UP’s Dalits: Hindutva or Ambedkar?
There’s a permanent Dalit revolution in UP, but Mayawati may not be its only beneficiary
In his adopted village Jayapur in Varanasi district, PM Narendra Modi has erected a giant Ambedkar statue in the Harijan quarter. Yet the paint on the statue is peeling badly, the solar lamp that illuminates it is out of battery. Dalits of Jayapur say Ambedkar is being dishonoured and insulted.
The Dalit vote has been assiduously cultivated by BJP. In these assembly polls UP’s 21% Dalits are generally expected to stay with Mayawati although BJP hopes to gain among non-Jatav Dalits (Mayawati being a Jatav) to whom it has given 65 tickets. The Dalit leadership from Ram Vilas Paswan to Udit Raj is already with BJP. Is Dalit aspiration and desire to escape caste shackles taking the community towards Modi? Or will the Ambedkarite legacy of the fight against Hindutva keep Dalits out of the sangh parivar’s net? Has Mayawati sacrificed the movement for Dalit cultural liberation by allying with BJP in the past and is she losing the loyalty of angry young Dalits?
In villages across UP, the signs of Dalit assertion are unmistakable. In fact, the Dalit revolution is UP’s permanent revolution. Jeans clad Dalit millennials say our forefathers had brooms in their hand, we have a smart phone or a laptop. The violence on Dalits at Una, the ‘institutional murder’ of Rohith Vemula, rising Dalit atrocities and statements against reservations by RSS leaders Bhagwat and Vaidya, have made many educated Dalits acutely conscious that the Hindutva worldview has no place for them.
Dronacharya, the Hindu guru, is for many Dalits a ‘villain’ and they vociferously question BJP’s decision to name Gurugram after him. “Beyond tokenist gestures like the Bhim app, what concrete steps has Modi taken for Dalits,” they ask.
At the same time for many Dalit communities like Khatiks and Dhobis, who have got tickets from BJP, Modi is a symbol of aspiration. The ‘Hindukaran’ of Dalits is proceeding at a rapid pace in rural areas. In the Muzaffarnagar riots of 2013 Dalits participated in the attacks on Muslims, and in 2014 BJP got 24% of Dalit vote while BSP got 14%. A big chunk of the BSP vote shifted to BJP in 2014. Dalits are thus torn between the desire to declare their unique identity or to be accepted into the temples of Hinduism from where they were barred for centuries.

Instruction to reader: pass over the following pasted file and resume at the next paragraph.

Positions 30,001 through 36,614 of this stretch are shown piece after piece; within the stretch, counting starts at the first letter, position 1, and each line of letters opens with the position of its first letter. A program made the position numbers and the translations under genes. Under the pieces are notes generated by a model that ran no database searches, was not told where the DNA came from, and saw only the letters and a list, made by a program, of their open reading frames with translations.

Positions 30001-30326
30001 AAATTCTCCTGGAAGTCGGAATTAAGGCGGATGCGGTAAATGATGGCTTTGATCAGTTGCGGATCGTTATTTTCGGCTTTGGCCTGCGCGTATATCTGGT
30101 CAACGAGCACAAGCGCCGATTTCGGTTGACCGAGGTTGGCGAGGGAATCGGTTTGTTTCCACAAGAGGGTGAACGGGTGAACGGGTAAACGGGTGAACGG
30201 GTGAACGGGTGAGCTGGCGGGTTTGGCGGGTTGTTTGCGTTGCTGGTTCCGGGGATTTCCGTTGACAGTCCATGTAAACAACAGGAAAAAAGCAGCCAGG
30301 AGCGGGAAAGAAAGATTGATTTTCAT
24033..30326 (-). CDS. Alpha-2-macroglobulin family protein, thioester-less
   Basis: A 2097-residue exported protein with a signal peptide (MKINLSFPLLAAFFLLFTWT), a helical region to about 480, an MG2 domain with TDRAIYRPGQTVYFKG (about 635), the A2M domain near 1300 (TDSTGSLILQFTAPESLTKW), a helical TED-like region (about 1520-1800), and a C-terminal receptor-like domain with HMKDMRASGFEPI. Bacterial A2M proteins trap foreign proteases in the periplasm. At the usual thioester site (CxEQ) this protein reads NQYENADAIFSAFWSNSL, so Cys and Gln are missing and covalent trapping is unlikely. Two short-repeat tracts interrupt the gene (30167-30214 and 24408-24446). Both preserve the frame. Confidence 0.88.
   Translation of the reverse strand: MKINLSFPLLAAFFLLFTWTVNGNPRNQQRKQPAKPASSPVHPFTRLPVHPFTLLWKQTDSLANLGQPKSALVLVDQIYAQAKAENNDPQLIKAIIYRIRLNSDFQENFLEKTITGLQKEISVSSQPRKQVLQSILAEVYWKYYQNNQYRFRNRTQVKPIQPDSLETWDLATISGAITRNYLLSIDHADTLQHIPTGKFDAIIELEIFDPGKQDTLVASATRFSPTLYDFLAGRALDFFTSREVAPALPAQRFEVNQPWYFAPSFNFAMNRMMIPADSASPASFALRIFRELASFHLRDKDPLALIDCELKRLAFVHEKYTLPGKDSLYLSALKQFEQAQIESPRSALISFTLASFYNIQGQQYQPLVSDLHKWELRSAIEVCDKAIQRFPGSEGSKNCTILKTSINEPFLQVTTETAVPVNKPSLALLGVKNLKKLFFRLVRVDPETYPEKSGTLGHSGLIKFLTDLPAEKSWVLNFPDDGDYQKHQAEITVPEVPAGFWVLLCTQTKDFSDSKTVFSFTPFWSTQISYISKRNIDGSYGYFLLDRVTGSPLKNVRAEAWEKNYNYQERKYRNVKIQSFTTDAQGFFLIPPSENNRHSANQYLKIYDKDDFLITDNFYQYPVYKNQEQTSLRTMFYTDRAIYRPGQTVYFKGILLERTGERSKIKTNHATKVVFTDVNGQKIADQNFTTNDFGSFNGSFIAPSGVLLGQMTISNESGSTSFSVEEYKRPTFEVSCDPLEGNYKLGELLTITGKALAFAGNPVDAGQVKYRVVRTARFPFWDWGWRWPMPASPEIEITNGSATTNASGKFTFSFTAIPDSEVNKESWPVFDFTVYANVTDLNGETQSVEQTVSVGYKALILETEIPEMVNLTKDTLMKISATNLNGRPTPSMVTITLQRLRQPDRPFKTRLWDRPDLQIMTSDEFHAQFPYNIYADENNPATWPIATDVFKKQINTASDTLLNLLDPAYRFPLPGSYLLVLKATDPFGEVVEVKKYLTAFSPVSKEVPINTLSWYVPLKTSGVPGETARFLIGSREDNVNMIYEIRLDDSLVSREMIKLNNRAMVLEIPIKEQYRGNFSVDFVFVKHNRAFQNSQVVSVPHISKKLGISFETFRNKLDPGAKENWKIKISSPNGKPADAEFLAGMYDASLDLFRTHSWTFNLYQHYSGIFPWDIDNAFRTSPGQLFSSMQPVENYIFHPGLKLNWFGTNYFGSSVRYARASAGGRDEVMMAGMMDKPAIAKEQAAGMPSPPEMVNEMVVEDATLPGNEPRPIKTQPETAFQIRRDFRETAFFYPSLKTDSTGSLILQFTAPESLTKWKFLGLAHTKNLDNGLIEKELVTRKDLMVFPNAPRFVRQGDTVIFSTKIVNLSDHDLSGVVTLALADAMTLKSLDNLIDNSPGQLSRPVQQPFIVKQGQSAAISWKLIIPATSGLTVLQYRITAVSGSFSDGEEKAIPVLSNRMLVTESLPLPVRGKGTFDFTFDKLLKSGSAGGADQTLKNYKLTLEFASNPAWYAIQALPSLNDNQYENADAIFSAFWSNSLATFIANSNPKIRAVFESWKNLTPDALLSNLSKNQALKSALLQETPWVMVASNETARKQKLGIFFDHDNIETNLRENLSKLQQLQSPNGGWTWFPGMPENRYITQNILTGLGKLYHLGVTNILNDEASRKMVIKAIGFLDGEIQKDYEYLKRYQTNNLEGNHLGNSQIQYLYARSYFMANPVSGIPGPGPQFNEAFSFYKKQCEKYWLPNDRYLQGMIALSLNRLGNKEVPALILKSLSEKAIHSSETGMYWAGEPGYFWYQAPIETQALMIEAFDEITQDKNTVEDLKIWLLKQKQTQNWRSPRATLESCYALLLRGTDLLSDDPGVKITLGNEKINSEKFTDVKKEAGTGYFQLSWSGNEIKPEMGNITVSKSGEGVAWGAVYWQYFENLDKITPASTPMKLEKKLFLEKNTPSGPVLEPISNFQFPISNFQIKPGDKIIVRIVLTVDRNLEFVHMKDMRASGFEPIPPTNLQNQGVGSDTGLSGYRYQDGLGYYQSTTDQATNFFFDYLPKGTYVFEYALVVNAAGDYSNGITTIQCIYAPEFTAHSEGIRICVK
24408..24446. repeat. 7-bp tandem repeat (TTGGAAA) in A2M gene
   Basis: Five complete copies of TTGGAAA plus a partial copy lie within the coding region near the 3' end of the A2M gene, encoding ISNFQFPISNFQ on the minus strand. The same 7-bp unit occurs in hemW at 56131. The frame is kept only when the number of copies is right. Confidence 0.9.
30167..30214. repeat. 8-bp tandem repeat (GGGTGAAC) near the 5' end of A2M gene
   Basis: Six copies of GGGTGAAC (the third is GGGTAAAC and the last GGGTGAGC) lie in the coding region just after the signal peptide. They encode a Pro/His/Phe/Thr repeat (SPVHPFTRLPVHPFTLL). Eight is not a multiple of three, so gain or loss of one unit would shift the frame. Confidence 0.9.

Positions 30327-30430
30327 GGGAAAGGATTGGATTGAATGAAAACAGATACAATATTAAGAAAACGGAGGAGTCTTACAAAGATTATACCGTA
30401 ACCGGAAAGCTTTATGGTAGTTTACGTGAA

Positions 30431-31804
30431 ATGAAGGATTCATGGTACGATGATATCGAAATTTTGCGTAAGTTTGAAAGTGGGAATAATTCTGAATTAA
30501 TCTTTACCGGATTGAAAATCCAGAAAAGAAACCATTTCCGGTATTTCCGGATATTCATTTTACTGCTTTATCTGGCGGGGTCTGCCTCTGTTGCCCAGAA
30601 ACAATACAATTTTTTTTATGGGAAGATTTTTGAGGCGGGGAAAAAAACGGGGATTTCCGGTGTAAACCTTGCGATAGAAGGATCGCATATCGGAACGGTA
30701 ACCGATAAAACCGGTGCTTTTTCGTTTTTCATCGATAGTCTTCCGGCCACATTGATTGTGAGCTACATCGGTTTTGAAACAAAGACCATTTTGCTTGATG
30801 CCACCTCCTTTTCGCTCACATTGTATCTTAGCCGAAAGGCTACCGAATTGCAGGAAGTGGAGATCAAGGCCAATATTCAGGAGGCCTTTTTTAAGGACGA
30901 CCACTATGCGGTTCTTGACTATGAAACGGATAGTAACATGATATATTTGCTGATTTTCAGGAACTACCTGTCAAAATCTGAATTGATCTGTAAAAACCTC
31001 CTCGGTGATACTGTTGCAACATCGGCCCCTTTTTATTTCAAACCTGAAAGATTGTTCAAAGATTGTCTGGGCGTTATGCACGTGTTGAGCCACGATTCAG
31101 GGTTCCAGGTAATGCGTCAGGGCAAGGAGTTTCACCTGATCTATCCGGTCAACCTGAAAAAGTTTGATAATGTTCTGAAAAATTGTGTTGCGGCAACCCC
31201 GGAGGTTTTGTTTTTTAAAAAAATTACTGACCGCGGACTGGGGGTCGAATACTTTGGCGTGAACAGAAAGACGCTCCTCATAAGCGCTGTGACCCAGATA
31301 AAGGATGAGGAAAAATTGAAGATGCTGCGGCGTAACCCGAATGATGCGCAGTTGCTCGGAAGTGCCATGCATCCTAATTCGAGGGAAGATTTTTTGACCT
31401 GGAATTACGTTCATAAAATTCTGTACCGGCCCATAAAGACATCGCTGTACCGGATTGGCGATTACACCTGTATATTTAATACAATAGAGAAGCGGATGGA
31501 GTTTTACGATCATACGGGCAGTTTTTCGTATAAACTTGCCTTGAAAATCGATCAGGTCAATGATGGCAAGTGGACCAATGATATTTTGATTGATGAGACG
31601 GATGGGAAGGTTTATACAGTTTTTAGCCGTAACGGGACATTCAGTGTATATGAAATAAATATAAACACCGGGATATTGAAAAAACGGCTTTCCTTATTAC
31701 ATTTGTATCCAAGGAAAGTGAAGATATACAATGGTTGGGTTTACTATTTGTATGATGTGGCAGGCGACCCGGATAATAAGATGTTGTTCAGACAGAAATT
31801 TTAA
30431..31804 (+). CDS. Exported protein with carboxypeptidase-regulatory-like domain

Mayawati too has always been torn between seizing immediate power for office and the long term strategy to which Kanshi Ram was committed. Her spectacular 206 seat victory in 2007 brought UP its first majority government in 17 years but made BSP into yet another political party, rather than the ‘movement’ it claimed to be.
However the forces Mayawati represents are acutely real. Observers at BSP rallies cannot miss the pumping mood of empowerment and confidence. Dalits angrily defend Ambedkar parks and having tasted political power are simply unwilling to accept secondary status. They are angry at the way Mayawati is lampooned by the ‘brahmanical media’ and argue that Mayawati’s statues are no different from leaders who click selfies and pose for Madame Tussauds. We are not a crutch for anyone is a dominant sentiment among Dalit middle class professionals who still have an inordinate sense of pride that a Dalit woman was CM. It is a matter of pride, they say that when upper castes pass by a Dalit no longer has to stand up and that his FIRs are registered.
But is Mayawati and the politics she represents more about UP’s past than its future? Is Mayawati being left behind by the social emancipation movement launched by young Dalits? Mayawati plays an old style politics of caste and community at a time when the Dalit craves a new modern vocabulary. When behenji attempts a Dalit-Muslim alliance by giving more than 100 tickets to Muslims is she attempting a social engineering that can no longer be achieved by the old style simple 1+1=2 type caste and community arithmetic?
Traditional politics is changing fast. Dalit voices on social media, notably the twitter handle @DalitRising, show the young want social justice and a modern equal opportunity agenda. Mayawati provided security but not the economic opportunities and benefits of modern education which they crave. Rural Dalits are lured by offers of sanskritisation or caste Hindu status that the sangh parivar offers them because opportunities are still so horribly lacking. Spending nights with Dalits a la Rahul or lunching with Dalits a la Amit Shah are only terribly limited tokens. The Dalit revolution is looking for emancipatory equality and a new political vocabulary that expresses their anguish at the brutally discriminatory system.
By playing traditional caste-community votebank politics Mayawati has become imitative of the same political system against which Kanshi Ram roared out his challenge. While Mayawati has been co-opted by the political system, many young Dalits are now turning towards reclaiming a Buddhist identity and many also say they are angry at the compromises Mayawati is making and at the corruption charges against her.
Thus several strands make up UP’s permanent Dalit revolution: aspiration, anger, assertion of identity, rejection of Hinduism. Dalits say the flaunting of cash at weddings or on birthdays is a means of this assertion which is why demonitisation has become for them a cruel joke. Caught between Ambedkar and Hindutva, the Dalit revolution is restlessly searching for a leader who will speak a modern egalitarian language and attempt to transform Ambedkar’s teachings into living realities. Mayawati plays old style politics, the BJP DNA is brahmanical and against reservations. Thus politics is failing this Dalit revolution which even though leaderless is growing stronger and bigger every day.